10:00am         Brigette Arduini, Rensselaer Polytechnic Institute, Materials-based and high content approaches to stem cell research.

10:15am         David Kuninger, Associate Director R&D, Thermo Fisher Scientific, Differentiation as a means to developing physiologically relevant cells for disease modeling and toxicology

10:25am          Isabelle Rivière, Sloan Kettering Institute, Core facilities for cell manufacturing applications.

10:40-11:00     Break

2) Panel discussion on pluripotent stem cell-based therapies: Panel discussion on the strategies, challenges and opportunities for pluripotent stem cell-based therapies. The panelists are selected from groups that are actively developing and manufacturing pluripotent stem cell therapies.

Session Chair: Stefan Irion, Sloan Kettering Institute, Program Manager of NYSTEM-funded Parkinson’s disease project led by Lorenz Studer

  • Katharine Spink, Chief Operating Officer from Asterias
  • Kevin D’Amour, Vice President, Research and Chief Scientific Officer from Viacyte
  • Joseph Gold, Assistant Director, Translational Research from the Stanford Cardiovascular Institute
  • Lorenz Studer, Director, Center for Stem Cell Biology from Memorial Sloan Kettering
Humanity in a Dish

Presented by: WiCell Research Institute

The Next Generation Genetic Association Studies (Next Gen) program is a five-year, $80 million program to investigate functional genetic variation in humans by assessing cellular profiles that are surrogates for disease phenotypes. To achieve this, consortium researchers have derived iPS cell lines from more than 1,500 individuals representing various conditions (left ventricular hypertrophy, cardiovascular disease, pulmonary hypertension, diabetes, sickle cell disease, etc.) as well as healthy controls (including some from the Framingham Heart Study), resulting in an extensive panel of cell lines with unprecedented diversity. Extensive characterization, including phenotyping, genome sequencing, gene expression, and –omics analysis (e.g., lipidomic, proteomic, methylomic) has resulted in a rich resource to perform advanced “Disease in a Dish” investigative research. In this session, Next Gen consortium members will present findings on their individual cohorts, as well as analyses performed across all 9 studies, highlighting the impact of genetic variation on disease pathology. This session is for investigators interested in functional genomics, and those studying disorders related to heart, lung, and blood. Also, investigators interested whole genome sequencing data, and obtaining materials for use in alternate studies that has extensive characterization data, including genomic data, associated. Please note that this session will end at 12:30.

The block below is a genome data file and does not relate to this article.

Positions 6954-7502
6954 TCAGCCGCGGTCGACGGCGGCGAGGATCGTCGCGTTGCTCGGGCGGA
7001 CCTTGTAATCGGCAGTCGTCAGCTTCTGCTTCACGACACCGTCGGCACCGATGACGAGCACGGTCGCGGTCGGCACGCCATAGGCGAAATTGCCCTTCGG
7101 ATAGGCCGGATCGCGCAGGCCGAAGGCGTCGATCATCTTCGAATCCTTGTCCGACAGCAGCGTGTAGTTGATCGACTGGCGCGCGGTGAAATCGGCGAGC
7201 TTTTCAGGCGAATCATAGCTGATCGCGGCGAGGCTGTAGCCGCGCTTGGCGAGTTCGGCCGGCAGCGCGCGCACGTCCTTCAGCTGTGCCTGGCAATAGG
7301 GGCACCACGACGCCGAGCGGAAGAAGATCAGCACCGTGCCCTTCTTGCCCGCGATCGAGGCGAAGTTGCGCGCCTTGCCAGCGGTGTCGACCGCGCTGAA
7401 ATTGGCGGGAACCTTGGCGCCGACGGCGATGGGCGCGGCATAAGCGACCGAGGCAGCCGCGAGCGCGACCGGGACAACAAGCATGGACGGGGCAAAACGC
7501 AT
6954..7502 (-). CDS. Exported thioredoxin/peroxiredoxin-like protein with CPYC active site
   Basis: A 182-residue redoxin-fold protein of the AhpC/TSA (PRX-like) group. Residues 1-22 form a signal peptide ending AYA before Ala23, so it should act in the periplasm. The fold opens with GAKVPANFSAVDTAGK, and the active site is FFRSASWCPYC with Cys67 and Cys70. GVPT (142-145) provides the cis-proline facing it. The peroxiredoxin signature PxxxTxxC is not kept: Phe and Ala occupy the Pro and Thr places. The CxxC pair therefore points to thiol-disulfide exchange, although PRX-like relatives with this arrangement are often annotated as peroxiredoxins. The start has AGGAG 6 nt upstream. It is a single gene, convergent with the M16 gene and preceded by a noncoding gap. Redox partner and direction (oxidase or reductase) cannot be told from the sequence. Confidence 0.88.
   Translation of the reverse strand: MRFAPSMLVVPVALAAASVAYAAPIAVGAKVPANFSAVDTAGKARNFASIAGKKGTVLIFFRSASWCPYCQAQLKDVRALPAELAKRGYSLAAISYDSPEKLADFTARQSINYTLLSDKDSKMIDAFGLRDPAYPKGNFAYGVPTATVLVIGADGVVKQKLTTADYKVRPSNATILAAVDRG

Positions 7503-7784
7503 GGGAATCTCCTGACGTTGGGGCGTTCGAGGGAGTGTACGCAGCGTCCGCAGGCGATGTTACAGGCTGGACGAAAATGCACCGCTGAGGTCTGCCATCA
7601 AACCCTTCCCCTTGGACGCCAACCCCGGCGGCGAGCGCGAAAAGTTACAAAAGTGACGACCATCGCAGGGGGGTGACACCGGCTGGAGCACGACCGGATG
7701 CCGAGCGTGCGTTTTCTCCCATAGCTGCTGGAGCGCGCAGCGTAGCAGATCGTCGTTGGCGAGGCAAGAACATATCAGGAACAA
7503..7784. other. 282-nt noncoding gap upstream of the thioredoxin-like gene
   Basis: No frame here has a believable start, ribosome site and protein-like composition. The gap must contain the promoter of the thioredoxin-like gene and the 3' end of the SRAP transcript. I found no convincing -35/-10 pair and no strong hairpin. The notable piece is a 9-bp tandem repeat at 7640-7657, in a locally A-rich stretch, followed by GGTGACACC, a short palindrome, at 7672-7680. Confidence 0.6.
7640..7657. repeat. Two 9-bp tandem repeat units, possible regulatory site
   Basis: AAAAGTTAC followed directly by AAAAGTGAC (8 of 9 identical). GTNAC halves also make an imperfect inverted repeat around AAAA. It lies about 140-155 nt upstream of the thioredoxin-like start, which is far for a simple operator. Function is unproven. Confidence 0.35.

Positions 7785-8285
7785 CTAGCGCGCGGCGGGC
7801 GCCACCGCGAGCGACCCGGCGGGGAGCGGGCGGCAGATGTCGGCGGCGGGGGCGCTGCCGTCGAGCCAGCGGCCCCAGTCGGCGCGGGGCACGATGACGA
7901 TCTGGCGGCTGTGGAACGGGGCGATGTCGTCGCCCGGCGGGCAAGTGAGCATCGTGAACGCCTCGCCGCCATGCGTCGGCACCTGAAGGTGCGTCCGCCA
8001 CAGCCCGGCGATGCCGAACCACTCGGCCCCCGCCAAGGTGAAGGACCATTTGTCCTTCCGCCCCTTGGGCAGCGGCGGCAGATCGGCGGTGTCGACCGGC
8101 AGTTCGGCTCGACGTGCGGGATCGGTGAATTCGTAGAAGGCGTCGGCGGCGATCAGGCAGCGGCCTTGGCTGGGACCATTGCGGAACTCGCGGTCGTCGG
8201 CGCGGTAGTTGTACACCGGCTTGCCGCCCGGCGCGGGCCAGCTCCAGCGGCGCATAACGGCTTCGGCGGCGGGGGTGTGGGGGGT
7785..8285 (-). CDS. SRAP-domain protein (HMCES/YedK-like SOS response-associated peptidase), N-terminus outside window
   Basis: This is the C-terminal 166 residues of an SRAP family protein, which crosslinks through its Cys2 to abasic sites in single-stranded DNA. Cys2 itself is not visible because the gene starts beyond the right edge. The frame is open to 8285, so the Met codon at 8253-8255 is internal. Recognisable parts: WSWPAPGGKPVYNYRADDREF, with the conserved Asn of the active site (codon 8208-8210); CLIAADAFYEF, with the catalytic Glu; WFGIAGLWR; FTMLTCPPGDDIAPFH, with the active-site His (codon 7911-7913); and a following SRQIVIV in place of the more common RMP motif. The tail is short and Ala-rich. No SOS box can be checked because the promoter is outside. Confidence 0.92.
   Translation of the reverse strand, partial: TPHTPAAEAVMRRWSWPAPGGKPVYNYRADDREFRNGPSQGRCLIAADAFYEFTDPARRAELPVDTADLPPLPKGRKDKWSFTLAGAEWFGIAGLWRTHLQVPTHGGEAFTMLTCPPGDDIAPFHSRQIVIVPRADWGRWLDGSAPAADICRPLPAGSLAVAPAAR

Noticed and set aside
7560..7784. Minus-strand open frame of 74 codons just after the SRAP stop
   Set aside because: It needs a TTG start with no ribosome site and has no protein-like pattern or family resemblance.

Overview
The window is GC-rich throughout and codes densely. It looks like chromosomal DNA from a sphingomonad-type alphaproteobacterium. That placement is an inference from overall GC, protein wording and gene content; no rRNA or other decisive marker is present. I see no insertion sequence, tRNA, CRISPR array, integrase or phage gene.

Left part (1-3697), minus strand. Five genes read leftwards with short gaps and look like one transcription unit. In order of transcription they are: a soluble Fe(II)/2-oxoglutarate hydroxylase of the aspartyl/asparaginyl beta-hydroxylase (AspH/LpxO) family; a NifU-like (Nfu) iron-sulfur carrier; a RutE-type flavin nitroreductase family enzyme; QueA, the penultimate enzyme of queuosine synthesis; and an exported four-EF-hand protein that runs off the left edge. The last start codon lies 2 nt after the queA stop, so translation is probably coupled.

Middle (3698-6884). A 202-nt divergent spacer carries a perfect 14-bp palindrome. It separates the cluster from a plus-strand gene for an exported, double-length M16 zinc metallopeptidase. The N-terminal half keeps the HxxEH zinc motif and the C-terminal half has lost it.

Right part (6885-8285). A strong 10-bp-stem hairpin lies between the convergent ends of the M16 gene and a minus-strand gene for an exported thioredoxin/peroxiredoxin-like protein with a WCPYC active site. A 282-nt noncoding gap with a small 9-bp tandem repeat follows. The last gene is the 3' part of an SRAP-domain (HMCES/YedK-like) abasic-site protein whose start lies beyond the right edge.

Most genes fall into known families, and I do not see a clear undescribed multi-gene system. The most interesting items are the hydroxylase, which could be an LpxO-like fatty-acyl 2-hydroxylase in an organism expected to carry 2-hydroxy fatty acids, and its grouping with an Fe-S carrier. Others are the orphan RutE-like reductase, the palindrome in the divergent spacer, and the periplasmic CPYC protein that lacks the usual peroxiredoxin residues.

Moderator: Cashell Jaquish (NIH HHLBI, USA)

 Invited Speakers


Dr. Curtis Warren (Cowan Laboratory, Harvard University, USA)


Humanity in a Dish: Uncovering the Common Genetic Basis for Human Metabolic Disease with iPSCs.


Dr. Evanthia Pashos (Rader Laboratory, University of Pennsylvania, USA)


Modeling lipid-associated hepatic regulatory variation in iPS-hepatocytes.


Ivan Carcamo-Orive (Quertermous Laboratory, Stanford University, USA)


Human iPSC transcriptional variability and complex disease modeling.


Dr. Linzhao Cheng (Johns Hopkins University, USA)


Human iPSC derivation and genome editing for modeling blood and vascular diseases.


Dr. George Murphy (Boston University, USA)


iPSC-based modeling and discovery in blood-borne disease.




Dr. Kristin Baldwin (The Scripps Research Institute, USA)


Unraveling genetic risk for coronary artery disease using large scale genome editing of iPSCs.


Dr. Marlene Rabinovitch (Stanford University, USA)


IPSC Differentiated to Endothelial Cells Reveal New Modifiers of Pulmonary Arterial Hypertension


Dr. Ulrich Broeckel (Medical College of Wisconsin, USA)


Functional Analysis of iPSC-derived Cardiomyoyctes to Understand Cardiac Disease Mechanisms


Dr. Kelly Frazer (University of California San Diego, USA)


Genetic determinants of gene expression in a collection of 215 human induced pluripotent stem cells


Dr. Rasika Mathias (Johns Hopkins University, USA)


Overview of genomic integrity of hiPSC across nine independent studies.

Detailed Agenda with Abstracts and Speaker Bios

A Practical Guide to Starting a Company 

Presented by: The ISSCR Industry Committee

Join us for the Industry Committee session featuring inspirational talks from people who have succeeded in building their own companies. What are insider tips on how to actually translate your idea from concept to a company? Do you see an unmet need and a possible way to solve it? 

This session will provide practical tools and advice to help scientists take the leap to start their own company and will cover a range of topics: evaluating an idea and creating a plan to move it forward, navigating licensing the product, building a winning team, pitching the idea to both investors and customers and developing the product. Bring your questions as the audience will be invited to pose questions to the panel of speakers. In the final portion of the session, our panelists will provide an insider perspective on developing a successful start-up business plan and avoiding major pitfalls. In this roundtable discussion you will have the opportunity to pose questions, even briefly present your ideas and gain feedback.